Wednesday, November 16, 2011
Dieting Is Like Marriage...
Dieting is like marriage. It works just fine until somebody cheats.
So I've been pursuing figure transformation for almost four years now, and one thing I can say from experience is that:
Diets Do Work.
How do I know this? Let me count the ways.
Atkins, South Beach, Jenny Craig, Weight Watchers, Dukan Diet, Sugar Addicts, Slow Carb, Low Fat, High Volume, Low Glycemic, Beverly Hills Diet, and the beat goes on.
Every one of them, every single one, worked... until I Cheated.
Sometimes I only lost five pounds, sometimes as much as twenty, but sooner or later I gave in to temptation. It started with fantasizing, then a little fooling around with a little taste here or there. Perhaps I'd let go with a full on cheat, but then I'd hide the evidence, sleep it off and promise to be good in the morning. Some relationships were good. There are times even today when I think I could give up sugar and flour and chocolate for ever, if I could just keep eating bacon. (Uncured nitrite free bacon of course)
But then I start to think about what I want instead, then to crave it, then to seek it out. Then finally, alone in the dark, I give in to the fleeting pleasure, the lasting guilt, and another diet bites the dust.
This is Catherine writing, so I promise not to leave you without hope, or a solution. Forgive me for stealing imagery from Occupy Wall Street, but I have been able to become a member of:
The Five Percent (As opposed to the 1%, or the 99%- make sense?)
Who are the five percent? We're people who have been able to lose a significant amount of weight and keep it off for more than a year. Now I'll be honest, I read a lot of conflicting evidence about whether the ciche' about 95% of dieters gaining all the weight back is legit, but just for the sake of drama let's pretend it's true. Even if the odds of long term success are only one in twenty, that's better than Vegas baby so lets get in the game shall we? Allow me to do my best to help you stack the odds.
Be a Fat Loss Vixen
How dare any diet try to tie you down and claim that it's the only way to change your body for good? Of course a good diet is like a good man: healthy, authentic, interesting, and satisfying. (Oh dear, I could follow this analogy into dangerous waters, so I'll just let you use your imagination.) But you don't have to marry one menu and promise to eat that way forever. I advocate serial monogamy for eating plans. Let me explain.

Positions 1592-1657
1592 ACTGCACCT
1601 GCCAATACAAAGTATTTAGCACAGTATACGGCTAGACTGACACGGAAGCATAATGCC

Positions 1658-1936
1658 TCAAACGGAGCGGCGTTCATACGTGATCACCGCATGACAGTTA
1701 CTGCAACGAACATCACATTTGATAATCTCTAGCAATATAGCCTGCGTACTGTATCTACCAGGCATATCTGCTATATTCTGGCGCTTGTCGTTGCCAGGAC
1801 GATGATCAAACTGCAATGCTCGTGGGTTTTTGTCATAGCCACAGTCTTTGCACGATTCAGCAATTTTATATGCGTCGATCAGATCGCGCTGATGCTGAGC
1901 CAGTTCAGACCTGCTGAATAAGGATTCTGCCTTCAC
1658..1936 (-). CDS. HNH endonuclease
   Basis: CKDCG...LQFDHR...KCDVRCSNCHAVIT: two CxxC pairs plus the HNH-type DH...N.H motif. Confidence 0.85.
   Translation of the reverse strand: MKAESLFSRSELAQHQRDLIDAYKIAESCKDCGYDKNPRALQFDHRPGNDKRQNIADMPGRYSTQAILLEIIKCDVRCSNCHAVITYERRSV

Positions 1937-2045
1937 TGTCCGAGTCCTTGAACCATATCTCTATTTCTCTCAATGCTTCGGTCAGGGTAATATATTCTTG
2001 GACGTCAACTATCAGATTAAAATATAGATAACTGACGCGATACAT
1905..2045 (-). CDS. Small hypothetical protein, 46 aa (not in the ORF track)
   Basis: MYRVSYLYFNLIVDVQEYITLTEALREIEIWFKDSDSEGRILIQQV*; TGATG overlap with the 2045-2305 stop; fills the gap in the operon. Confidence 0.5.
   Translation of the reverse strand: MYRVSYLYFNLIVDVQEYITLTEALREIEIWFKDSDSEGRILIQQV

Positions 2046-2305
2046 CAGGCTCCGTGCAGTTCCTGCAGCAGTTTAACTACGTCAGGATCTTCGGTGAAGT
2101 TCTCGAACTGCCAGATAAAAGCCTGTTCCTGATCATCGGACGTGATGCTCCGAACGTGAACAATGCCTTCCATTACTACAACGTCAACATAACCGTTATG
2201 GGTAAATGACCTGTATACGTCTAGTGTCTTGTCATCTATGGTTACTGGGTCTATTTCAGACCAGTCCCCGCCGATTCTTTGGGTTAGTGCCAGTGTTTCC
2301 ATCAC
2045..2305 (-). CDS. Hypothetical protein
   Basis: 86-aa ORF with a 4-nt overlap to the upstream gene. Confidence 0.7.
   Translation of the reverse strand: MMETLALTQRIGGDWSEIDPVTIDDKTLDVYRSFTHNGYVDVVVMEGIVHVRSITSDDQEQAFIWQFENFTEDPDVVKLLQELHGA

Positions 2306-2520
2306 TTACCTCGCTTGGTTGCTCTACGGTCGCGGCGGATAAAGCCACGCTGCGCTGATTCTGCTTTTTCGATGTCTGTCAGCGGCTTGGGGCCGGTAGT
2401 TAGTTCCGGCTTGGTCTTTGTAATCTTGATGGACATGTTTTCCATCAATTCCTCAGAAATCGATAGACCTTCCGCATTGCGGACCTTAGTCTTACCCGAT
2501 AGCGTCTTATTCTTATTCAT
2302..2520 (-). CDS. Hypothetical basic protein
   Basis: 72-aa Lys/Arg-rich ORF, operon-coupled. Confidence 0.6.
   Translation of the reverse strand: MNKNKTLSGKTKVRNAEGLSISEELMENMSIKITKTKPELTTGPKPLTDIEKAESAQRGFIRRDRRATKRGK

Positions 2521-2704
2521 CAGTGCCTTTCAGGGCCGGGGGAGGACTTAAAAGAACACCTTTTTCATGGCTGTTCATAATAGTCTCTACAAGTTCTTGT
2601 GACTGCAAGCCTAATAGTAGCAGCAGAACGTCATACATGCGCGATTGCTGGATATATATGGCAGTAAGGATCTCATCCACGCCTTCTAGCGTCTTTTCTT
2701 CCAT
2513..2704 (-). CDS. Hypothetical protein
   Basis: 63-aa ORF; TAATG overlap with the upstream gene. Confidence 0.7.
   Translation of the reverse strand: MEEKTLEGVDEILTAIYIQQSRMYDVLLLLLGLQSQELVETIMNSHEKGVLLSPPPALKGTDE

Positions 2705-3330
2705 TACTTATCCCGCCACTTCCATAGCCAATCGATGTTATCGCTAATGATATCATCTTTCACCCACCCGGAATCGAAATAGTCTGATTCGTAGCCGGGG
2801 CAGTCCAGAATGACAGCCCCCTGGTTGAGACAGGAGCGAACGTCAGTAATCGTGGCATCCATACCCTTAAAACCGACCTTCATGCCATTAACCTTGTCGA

How to Keep the Wholesome Foods From Getting Boring
For me, any diet that works even short term has been able to satisfy my appetite for fewer calories than I burn. Yes, this is classic calories in calories out, energy balance focused, deficit eating- but look closer. At different times different foods are satisfying. I think all of us who have struggled with our weight understand that certain foods are incredibly hard for us to eat in moderation, so during fat loss phases we eliminate or manage them. (If you know that you have trigger foods I totally understand if you don't want to touch them at all.) But now it's time to think about how we manage the "good" foods, the "Legal Foods," the foods that are "On the Plan." From day to day, week to week, and on over time, we do need to remain faithful to the quantity and quality of our eating, but who says we can't play with the composition a little bit?
To be more specific, the Atkins diet does work for me, but I have a hard time sticking with it for more than about ten days. So I simply transition into an eating plan that brings fruit and yogurt, yes fat free yogurt, back to the menu. I'll use less olive oil on my salads in order to make room for the calories in the fruit and the oat bran I want to eat. I can also keep an eye on my calories during the week so I can have a variety meal on the weekend. Does this make sense? When one set of healthy foods gets dull, switch it for a different set of healthy foods.
The key is to make sure you don't squeeze your calorie allowance so hard that you have a blowout the minute you have two bites of banana. Hyper-vigilance over every calorie and macro nutrient is no way to live. Engaged awareness on the other hand is the effort that's required to change over time.
Know yourself. Trust yourself. Diets do work until you cheat. So be honest with yourself and find out how far you can go and which foods are worth the risk, and then... take it.